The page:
Last year, archeologists announced the discovery of the Durrington Walls “superhenge,” a remarkable structure located just two miles from Stonehenge. The same team have now found evidence of an even older structure at the site—a ritual arena comprised of over 90 megalithic stones.
Archaeologists working at Stonehenge have found the oldest-known Mesolithic encampment in the United Kingdom. The remarkable discovery of the 6,000-year-old site adds a new complication to the British government's plan to build a 1.8-mile (2.9 km) tunnel beneath the site.
This year, humanity landed on its first comet, a child was born to a woman with a transplanted womb, and a fossilized sea shell forced us to reconsider our conceptions of human culture. Those are just a taste of the 20 achievements, innovations, and advances we've selected for our roundup of 2014's biggest…
In an effort to ease traffic around the region, the British government has announced proposals to bury the A303 highway under Stonehenge. The howls of outrage have begun.
Using powerful ground-penetrating radar, investigators working around Stonehenge have detected a trove of previously unknown burial mounds, chapels, shrines, pits — and most remarkable of all — a massive megalithic monument made up of more than 50 giant stones buried along a 1,082-foot-long c-shaped enclosure.
The mysteries of Stonehenge are revealed sometimes by unusual methods—forgetting to water its grass or whacking its stones with quartz. In this case, it just took four years of staring at the ground. A new underground survey reveals a vast complex of unknown Neolithic monuments near Stonehenge, including a huge…
One of the mysteries of Stonehenge has been solved because someone was too lazy to get a longer hose.
Though archaeologists have long suspected that the huge neolithic stones of Stonehenge once formed a complete circle, evidence in support of the claim has remained elusive. Now, owing to a spat of dry weather, the mystery appears to have been solved.
Stonehenge was as much a source of awe a thousand years ago as it is today. Historians and poets wove the mysterious circle into their tales of King Arthur, with one lushly illustrated book depicting the wizard Merlin as the architect.
What is True Detective really about? Was Stonehenge originally built as a musical instrument? What does springtime on Mars look like? What if light were a drug? Here are some answers is this week's landscapes reads!
We know that the rocks of Stonehenge were carried there from over 200 miles away, but we've never known why. Now, researchers say they believe it was for the special sonic qualities of a particular kind of stone—and that Stonehenge might have served as a bell-like instrument.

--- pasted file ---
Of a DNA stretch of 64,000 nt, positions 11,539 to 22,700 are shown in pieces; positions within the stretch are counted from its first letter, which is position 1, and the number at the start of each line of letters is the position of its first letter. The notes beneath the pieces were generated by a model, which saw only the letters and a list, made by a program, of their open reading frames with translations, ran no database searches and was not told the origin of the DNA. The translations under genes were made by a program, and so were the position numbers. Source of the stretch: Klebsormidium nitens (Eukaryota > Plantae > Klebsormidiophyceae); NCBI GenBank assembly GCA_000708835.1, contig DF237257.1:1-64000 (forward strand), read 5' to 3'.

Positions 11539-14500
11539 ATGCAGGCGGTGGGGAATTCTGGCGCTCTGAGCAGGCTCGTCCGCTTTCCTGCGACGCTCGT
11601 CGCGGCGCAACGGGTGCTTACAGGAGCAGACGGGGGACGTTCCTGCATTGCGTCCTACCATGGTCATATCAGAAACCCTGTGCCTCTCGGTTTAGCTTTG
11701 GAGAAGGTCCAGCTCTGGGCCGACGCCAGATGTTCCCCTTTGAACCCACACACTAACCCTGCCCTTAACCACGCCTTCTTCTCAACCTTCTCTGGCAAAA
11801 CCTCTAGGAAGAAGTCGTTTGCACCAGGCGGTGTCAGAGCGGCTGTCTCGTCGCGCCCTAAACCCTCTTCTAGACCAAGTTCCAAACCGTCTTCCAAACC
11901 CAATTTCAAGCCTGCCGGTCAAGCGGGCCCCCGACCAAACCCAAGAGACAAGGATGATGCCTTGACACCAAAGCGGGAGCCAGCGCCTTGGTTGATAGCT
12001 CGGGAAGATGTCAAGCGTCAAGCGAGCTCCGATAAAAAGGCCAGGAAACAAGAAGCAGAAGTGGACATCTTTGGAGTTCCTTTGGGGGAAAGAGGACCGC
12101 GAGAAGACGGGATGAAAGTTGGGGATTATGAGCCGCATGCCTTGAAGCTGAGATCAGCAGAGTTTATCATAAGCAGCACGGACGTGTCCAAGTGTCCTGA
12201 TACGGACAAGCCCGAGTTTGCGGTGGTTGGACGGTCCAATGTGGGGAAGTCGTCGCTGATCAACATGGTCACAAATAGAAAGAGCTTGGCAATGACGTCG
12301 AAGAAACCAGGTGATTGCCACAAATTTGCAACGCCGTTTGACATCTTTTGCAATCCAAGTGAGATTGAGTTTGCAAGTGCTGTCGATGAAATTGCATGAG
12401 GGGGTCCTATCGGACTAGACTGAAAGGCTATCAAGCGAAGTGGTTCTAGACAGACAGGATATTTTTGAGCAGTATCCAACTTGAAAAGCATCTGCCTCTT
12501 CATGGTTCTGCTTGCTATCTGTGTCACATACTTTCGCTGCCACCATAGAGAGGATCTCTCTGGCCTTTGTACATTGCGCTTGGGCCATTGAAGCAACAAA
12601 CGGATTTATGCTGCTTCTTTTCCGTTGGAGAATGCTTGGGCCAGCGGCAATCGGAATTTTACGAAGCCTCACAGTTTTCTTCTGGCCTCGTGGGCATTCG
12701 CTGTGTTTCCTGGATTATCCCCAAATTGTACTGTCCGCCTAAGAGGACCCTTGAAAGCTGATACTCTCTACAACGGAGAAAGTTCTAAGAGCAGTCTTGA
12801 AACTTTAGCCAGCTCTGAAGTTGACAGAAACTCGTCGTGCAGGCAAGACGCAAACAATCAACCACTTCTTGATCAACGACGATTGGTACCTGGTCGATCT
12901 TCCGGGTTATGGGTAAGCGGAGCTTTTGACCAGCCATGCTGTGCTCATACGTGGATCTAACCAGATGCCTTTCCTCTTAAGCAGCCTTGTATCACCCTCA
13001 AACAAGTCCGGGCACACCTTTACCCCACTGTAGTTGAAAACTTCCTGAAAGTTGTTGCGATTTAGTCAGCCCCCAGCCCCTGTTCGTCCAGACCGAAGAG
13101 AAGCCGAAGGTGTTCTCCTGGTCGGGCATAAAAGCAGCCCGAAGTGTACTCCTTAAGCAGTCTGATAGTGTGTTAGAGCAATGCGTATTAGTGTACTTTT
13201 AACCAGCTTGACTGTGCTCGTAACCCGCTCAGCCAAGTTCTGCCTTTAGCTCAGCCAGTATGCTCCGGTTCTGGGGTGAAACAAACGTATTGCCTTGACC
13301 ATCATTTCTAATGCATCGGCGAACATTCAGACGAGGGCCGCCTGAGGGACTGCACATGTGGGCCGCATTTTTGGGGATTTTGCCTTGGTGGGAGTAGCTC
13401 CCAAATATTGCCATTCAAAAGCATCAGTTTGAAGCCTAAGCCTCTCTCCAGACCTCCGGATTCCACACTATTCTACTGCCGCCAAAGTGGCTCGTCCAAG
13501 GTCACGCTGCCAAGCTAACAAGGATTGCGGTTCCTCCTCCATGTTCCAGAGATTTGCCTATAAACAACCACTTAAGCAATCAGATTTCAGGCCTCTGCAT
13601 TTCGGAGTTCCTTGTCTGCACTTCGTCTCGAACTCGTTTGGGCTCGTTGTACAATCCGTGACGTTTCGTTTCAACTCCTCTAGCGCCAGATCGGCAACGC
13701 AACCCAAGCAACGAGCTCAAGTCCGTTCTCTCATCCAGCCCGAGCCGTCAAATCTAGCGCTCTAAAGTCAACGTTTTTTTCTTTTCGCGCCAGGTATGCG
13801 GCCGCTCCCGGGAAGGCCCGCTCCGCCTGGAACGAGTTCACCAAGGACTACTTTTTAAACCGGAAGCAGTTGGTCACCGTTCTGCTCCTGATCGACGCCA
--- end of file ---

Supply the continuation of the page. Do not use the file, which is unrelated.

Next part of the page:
This handsome-looking chap doesn't look a day over 40—but in fact he's 5,500 years old. This is a startlingly life-like reconstruction of a prehistoric skull buried near the UK's Stonehenge which is 5,500 years old.
The decrepit old visitor center at Stonehenge has been too small and too old for decades. In fact, it's been described with typical Brit candor as "disgraceful" and an "embarrassment" to England. Finally, this month, a new, $44 million visitors' center has opened—here's a look inside.
Roughly 500 years before Stonehenge was erected, the people of the British Isles were already forming vast kingdoms ruled by a wealthy elite. A new study of one ancient British skeleton gives us a glimpse of what it was like to be a king in neolithic England.
For the past 90 years, archaeologists have been scouring Pembrokeshire's Preseli Hills in search of clues that could shed light on where the bluestones used to build the famous monument came from. But it turns out that the rocks may have originated from another hill — one that's just a mile away.
We now know that Stonehenge's stones traveled great distances to reach their final destination in Wiltshire, some coming from as far away as western Wales. The sheer amount of human power required to move and place those stones might very well have been the point of the whole endeavor, as a team of archaeologists now…
In the classic heavy metal mockumentary This is Spinal Tap, the band is bedeviled by an improperly sized recreation of Stonehenge. Such is not the case in Glasgow, where artist Jeremy Deller has not skimped on the megaliths.
Tired of trekking all the way to the English countryside just to perform your druid rituals at the actual Stonehenge site? Do you wish there was a more convenient way? Well your prayers—or chants, or whatever—have been answered with this inflatable alternative.
So this is pretty wild. We've heard our fair share of radical explanations for the mysterious layout of Stonehenge's iconic boulders, but we've never heard one quite like this. A new theory maintains that the prehistoric architects of Stonehenge were inspired by patterns of acoustic interference, which the builders…